Hackers have become one of the nuisances of the day. Some online activists who claim affiliation to the infamous Anonymous hacking group apparently began to leak documents which belonged to the Kenyan foreign ministry as part of its plan to expose corruption, both government, and corporate level, that is ever so abundant in Africa.
Cyber security news site, HackRead, said one of the hackers who was involved with the “Operation Africa” had told them that they were planning to give out full disclosure of the data they had gotten hold of, before he declared that, “We the Anonymous will stand against corruption, child abuse, and child labor.”
One widely known Anonymous account on Twitter published a link which had a sample of 95 documents on it. The account claimed the link contained part of the information from the Kenyan foreign ministry. The link itself had one terabyte stash of date from the Kenya’s Ministry of Foreign Affairs and International Trade. The sample documents, however, are only readable using the Tor browser and not any of our standard Web Browsers.
The documents, however, seem to consist of some routine and mundane correspondence between the Kenyan Foreign Ministry and some of the other diplomatic missions, trade partners, and international companies across the globe.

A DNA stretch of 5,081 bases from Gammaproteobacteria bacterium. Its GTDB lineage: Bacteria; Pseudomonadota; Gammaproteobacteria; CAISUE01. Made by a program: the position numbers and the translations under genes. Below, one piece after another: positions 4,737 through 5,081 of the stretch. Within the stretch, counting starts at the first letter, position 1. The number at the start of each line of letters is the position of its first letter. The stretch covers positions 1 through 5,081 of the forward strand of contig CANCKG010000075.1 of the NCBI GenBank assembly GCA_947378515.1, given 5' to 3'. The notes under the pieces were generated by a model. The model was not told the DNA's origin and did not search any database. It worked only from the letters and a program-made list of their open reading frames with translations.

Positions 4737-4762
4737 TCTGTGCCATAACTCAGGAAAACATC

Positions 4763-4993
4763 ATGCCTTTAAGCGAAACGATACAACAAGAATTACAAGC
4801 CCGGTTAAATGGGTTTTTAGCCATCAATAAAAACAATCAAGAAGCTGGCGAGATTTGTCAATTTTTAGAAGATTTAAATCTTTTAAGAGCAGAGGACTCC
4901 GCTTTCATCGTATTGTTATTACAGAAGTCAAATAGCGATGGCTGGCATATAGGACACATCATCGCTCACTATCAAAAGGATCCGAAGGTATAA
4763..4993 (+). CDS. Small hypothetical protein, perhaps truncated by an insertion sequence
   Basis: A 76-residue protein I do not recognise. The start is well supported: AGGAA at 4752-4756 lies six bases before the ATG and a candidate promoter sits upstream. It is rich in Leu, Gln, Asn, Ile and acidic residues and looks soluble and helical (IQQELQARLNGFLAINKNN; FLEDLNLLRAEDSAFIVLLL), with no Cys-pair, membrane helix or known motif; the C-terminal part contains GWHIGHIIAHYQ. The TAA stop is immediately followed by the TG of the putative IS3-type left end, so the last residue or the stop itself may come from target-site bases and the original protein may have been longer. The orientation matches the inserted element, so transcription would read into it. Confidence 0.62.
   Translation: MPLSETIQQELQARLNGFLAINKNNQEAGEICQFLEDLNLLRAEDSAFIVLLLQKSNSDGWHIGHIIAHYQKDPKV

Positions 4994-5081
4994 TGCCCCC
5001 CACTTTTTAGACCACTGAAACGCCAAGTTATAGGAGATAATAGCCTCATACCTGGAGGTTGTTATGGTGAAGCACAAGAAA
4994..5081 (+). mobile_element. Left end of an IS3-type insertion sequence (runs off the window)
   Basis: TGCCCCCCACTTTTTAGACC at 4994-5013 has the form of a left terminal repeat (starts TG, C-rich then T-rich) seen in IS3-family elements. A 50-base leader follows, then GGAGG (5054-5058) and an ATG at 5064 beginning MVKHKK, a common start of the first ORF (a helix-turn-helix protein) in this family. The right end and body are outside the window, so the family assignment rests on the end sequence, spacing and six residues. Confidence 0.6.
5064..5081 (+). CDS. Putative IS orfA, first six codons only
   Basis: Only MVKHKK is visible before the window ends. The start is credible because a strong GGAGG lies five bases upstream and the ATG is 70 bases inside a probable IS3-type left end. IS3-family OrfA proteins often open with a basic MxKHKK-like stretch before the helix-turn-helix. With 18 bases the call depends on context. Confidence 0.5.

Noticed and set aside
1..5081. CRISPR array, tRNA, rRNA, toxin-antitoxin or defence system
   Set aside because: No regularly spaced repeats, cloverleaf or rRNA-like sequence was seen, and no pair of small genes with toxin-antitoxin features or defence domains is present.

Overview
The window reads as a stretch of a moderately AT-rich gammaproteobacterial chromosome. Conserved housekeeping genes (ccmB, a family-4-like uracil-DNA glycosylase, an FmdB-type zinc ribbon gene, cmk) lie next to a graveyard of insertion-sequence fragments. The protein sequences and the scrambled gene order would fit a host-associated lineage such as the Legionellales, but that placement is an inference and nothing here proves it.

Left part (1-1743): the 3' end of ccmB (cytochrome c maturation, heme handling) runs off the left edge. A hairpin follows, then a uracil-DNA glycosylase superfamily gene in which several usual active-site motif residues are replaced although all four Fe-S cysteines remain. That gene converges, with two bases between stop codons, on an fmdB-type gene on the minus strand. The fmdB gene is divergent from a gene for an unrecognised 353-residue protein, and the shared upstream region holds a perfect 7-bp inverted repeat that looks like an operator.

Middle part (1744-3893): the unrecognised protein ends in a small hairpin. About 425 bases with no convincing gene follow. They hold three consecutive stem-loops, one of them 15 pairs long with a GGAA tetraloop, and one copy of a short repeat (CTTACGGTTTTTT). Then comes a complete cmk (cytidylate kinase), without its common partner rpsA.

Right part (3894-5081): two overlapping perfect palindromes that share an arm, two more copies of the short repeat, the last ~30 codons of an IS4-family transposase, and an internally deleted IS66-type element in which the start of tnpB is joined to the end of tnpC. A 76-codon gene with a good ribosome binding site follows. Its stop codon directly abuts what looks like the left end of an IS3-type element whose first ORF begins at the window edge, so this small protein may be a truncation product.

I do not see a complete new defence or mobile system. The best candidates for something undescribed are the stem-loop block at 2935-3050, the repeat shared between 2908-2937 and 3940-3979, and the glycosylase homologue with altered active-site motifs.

Operation Africa is an effort by the hacktivists and activists to mount computer operations against governments in some certain African countries where corruption is rampant. Rwanda, Uganda, South Africa, Zimbabwe, Tanzania, Sudan, South Sudan and Ethiopia are some of the target countries according to the January news release by the activists. The Kenyan government was not part of the initially listed countries.
One document which was leaked was from last August, and it indicated the vigilance with which the ministry officials were to take to prevent any hacking attempts. The document identified ways used to hack such as phishing emails and clicking on links which contained malware.
The Ministry’s spokesman refused to comment but rather directed all questions to the Ministry of Information and Communications Technology (ICT).
The Cabinet ICT secretary, Joseph Mucheru, told reporters that the attack had been as a result of phishing attacks, and luckily no classified confidential material had been taken. The secretary said what they had done simply sending emails to some certain people in the ministry, and the people had clicked on them which then gave way to them being able to access the emails. He also said what they had discovered was that most of the information were “Open” information instead of the “Restricted” or “Top Secret” information.
The Operation Africa hashtag was first started in January as hackers set forth on an online campaign to dismantle the governments in most corrupt African countries. The South African and Ugandan governments have been attacked in the past. The South African government had the most information about its employees posted online while the Ugandan Finance Ministry was attacked. The Tanzanian government has also been together with the Kenyan government in a previous case.